Installing ownCloud 9 on CentOS 7



  • Starting with a clean, minimal install of CentOS, we will want to add additional storage space as this is a file server and using the default storage space would be rather inadequate.

    clone centos 7 owncloud on scale hc3

    make extra block device on scale hc3

    I use a 200GB VirtIO block device here for high performance and decent storage space. In my example I mounted this block device to /data and my example reflects this.

    Installing ownCloud is reasonably straightforward:

    yum -y install wget mariadb-server php-mysql
    yum -y update
    rpm --import https://download.owncloud.org/download/repositories/stable/CentOS_7/repodata/repomd.xml.key
    wget http://download.owncloud.org/download/repositories/stable/CentOS_7/ce:stable.repo -O /etc/yum.repos.d/ce:stable.repo
    setenforce permissive
    yum clean expire-cache
    yum -y install owncloud
    chown -R apache:apache /var/www/html/owncloud
    chown -R apache:apache /data
    firewall-cmd --zone=public --add-port=80/tcp --permanent
    firewall-cmd --zone=public --add-port=443/tcp --permanent
    firewall-cmd --reload
    systemctl start httpd
    systemctl enable httpd
    

    After this is complete you can access your ownCloud web interface at http://yourserversipaddress/owncloud

    If you are just testing, you can just use SQLite at this point and move on. If you are doing this for production you should use MariaDB either locally (as shown in the example) or externally (often for a very large install.) You can create a database on MariaDB, set the username and password and ownCloud will simply ask for these details in the web setup screens.

    owncloud 9 setup

    Change the Data Folder to /data if you are setting up as I have.



  • Did you use vultr?



  • @aaronstuder said:

    Did you use vultr?

    Scale HC3. If you are looking for cloud hosted, Vultr is pretty ideal for ownCloud and we have built there in the past and have some OC workloads there.

    Vultr does not use the "second" block device, though. You'd see the space as one large pool, not two.



  • What if I want owncloud on the root of the domain?



  • @aaronstuder said:

    What if I want owncloud on the root of the domain?

    I'm not sure that I understand the question.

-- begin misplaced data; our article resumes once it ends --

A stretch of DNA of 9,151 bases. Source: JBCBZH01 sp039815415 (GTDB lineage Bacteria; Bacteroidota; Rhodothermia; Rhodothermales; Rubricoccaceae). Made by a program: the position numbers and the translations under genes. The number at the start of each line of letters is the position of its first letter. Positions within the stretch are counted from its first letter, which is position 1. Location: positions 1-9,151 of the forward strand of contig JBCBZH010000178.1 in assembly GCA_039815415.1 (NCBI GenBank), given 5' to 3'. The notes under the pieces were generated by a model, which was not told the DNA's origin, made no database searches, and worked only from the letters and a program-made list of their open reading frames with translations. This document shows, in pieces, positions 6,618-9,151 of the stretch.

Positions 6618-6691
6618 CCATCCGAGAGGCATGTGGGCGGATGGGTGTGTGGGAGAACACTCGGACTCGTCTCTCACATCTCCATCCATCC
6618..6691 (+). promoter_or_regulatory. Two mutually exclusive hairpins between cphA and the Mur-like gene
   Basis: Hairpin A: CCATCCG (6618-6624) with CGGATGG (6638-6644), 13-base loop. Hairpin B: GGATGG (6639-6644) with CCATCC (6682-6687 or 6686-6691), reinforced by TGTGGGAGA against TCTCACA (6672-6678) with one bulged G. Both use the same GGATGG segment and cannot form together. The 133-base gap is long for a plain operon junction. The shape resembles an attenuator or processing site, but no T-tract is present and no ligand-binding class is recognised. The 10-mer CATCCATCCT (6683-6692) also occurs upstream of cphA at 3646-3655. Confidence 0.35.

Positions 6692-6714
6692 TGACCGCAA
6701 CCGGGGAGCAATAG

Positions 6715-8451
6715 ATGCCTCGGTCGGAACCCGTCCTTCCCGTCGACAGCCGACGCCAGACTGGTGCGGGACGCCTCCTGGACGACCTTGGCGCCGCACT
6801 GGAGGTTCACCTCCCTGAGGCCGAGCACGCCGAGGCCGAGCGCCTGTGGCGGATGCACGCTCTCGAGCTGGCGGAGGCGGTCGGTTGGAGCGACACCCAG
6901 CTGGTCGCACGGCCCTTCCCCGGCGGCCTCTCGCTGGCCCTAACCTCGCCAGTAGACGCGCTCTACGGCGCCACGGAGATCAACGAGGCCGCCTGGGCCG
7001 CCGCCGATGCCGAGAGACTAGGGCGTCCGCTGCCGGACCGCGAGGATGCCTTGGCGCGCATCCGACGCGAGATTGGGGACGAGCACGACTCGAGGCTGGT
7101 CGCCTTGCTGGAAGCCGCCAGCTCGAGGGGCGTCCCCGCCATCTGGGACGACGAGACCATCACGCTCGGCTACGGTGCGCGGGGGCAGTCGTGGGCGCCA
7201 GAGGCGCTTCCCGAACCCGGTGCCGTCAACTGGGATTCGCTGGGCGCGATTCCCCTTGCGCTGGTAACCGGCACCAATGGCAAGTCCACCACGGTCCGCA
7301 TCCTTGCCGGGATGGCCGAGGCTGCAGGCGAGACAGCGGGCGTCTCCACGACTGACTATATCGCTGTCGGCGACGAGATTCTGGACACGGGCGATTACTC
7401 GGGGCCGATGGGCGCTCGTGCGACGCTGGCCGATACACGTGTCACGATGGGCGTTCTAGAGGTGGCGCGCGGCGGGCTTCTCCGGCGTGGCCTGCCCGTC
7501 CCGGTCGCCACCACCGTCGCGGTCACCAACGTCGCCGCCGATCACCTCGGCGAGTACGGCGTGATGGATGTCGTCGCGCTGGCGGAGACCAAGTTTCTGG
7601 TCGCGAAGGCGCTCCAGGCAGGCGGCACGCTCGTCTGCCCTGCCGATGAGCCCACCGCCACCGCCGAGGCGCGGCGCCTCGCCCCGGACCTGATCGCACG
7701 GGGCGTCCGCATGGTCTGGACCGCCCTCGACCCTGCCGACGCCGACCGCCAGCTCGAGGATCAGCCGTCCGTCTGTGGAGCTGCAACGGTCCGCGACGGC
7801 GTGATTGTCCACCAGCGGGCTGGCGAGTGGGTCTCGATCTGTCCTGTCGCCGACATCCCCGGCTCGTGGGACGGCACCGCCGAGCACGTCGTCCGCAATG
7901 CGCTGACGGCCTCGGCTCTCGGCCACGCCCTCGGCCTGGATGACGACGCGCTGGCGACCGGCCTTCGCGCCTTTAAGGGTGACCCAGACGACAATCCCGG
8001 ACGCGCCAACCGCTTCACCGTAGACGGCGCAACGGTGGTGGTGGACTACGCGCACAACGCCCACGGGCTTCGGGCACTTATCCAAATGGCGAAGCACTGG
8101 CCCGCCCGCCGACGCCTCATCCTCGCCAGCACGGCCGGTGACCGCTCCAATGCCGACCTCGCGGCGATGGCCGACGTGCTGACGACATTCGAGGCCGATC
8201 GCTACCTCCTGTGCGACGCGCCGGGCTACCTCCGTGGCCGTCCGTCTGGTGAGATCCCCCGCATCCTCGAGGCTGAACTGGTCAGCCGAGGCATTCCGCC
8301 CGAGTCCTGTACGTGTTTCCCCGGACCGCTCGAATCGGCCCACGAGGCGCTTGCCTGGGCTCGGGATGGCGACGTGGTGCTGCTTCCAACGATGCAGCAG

• @scottalanmiller said:

    I want domain.com to bring me to the owncloud login, not domain.com/owncloud



  • @aaronstuder said:

    @scottalanmiller said:

    I want domain.com to bring me to the owncloud login, not domain.com/owncloud

    OH!! LOL, that makes sense. I wasn't thinking about that at all.

    Then go into your Apache configuration settings and move the "root" up one level to include the owncloud directory. There will be a line that points to /var/www/html/ and instead change that to /var/www/html/owncloud.

    You can do this after installation is all done. No need to do it during the installation.



  • @scottalanmiller said:

    @aaronstuder said:

    @scottalanmiller said:

    I want domain.com to bring me to the owncloud login, not domain.com/owncloud

    OH!! LOL, that makes sense. I wasn't thinking about that at all.

    Then go into your Apache configuration settings and move the "root" up one level to include the owncloud directory. There will be a line that points to /var/www/html/ and instead change that to /var/www/html/owncloud.

    You can do this after installation is all done. No need to do it during the installation.

    I never have the owncloud instance on the root of a domain so I always use it as a sub domain. Typically oc.domain.com and I have never bothered to remove the owncloud directory.



  • @JaredBusch said:

    I never have the owncloud instance on the root of a domain so I always use it as a sub domain. Typically oc.domain.com and I have never bothered to remove the owncloud directory.

    That's normally what we do. https://oc.companydomain.com/



  • @scottalanmiller said:

    If you are just testing, you can just use SQLite at this point and move on. If you are doing this for production you should use MariaDB either locally (as shown in the example) or externally (often for a very large install.) You can create a database on MariaDB, set the username and password and ownCloud will simply ask for these details in the web setup screens.

    This is really not clear to someone that has not done this before.
    You cannot create the MariaDB instancefrom the GUI. it needs to be done during setup. See my 8.2 documentation for details.



  • Couple of things:

    1. Your missing:

      mkdir /data
      
    2. I hate disabling SELinux - Let's fix it not turn it off 🙂

    3. You should have database setup instructions 🙂



  • You forget to turn on the database 🙂

    systemctl start mariadb
    systemctl enable mariadb


  • @aaronstuder said: